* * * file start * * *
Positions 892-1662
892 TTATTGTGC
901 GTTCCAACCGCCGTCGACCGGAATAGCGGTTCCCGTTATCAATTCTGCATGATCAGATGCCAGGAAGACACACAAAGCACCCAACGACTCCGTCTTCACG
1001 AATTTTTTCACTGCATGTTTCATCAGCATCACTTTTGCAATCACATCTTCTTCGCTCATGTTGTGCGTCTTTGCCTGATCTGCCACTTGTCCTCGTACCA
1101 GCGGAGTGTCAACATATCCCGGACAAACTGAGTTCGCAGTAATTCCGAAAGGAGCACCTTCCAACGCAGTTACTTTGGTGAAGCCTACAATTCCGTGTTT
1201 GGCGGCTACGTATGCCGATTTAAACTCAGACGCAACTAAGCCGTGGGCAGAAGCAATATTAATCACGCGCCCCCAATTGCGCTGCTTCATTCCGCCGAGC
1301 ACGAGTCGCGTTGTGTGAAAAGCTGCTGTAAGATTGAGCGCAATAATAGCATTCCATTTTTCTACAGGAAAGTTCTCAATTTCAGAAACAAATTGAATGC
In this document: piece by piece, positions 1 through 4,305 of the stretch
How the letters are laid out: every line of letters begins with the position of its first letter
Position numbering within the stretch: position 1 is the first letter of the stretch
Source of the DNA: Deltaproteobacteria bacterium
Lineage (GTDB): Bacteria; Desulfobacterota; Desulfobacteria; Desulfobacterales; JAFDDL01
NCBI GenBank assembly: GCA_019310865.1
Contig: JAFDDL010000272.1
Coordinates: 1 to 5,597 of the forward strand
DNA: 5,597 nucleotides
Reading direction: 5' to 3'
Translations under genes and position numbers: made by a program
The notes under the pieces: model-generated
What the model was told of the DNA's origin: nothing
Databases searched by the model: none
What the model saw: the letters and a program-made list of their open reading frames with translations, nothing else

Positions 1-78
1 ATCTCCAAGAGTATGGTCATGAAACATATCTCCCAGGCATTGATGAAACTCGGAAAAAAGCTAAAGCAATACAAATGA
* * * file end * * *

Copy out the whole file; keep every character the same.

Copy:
Positions 892-1662
892 TTATTGTGC
901 GTTCCAACCGCCGTCGACCGGAATAGCGGTTCCCGTTATCAATTCTGCATGATCAGATGCCAGGAAGACACACAAAGCACCCAACGACTCCGTCTTCACG
1001 AATTTTTTCACTGCATGTTTCATCAGCATCACTTTTGCAATCACATCTTCTTCGCTCATGTTGTGCGTCTTTGCCTGATCTGCCACTTGTCCTCGTACCA
1101 GCGGAGTGTCAACATATCCCGGACAAACTGAGTTCGCAGTAATTCCGAAAGGAGCACCTTCCAACGCAGTTACTTTGGTGAAGCCTACAATTCCGTGTTT
1201 GGCGGCTACGTATGCCGATTTAAACTCAGACGCAACTAAGCCGTGGGCAGAAGCAATATTAATCACGCGCCCCCAATTGCGCTGCTTCATTCCGCCGAGC
1301 ACGAGTCGCGTTGTGTGAAAAGCTGCTGTAAGATTGAGCGCAATAATAGCATTCCATTTTTCTACAGGAAAGTTCTCAATTTCAGAAACAAATTGAATGC
In this document: piece by piece, positions 1 through 4,305 of the stretch
How the letters are laid out: every line of letters begins with the position of its first letter
Position numbering within the stretch: position 1 is the first letter of the stretch
Source of the DNA: Deltaproteobacteria bacterium
Lineage (GTDB): Bacteria; Desulfobacterota; Desulfobacteria; Desulfobacterales; JAFDDL01
NCBI GenBank assembly: GCA_019310865.1
Contig: JAFDDL010000272.1
Coordinates: 1 to 5,597 of the forward strand
DNA: 5,597 nucleotides
Reading direction: 5' to 3'
Translations under genes and position numbers: made by a program
The notes under the pieces: model-generated
What the model was told of the DNA's origin: nothing
Databases searched by the model: none
What the model saw: the letters and a program-made list of their open reading frames with translations, nothing else

Positions 1-78
1 ATCTCCAAGAGTATGGTCATGAAACATATCTCCCAGGCATTGATGAAACTCGGAAAAAAGCTAAAGCAATACAAATGA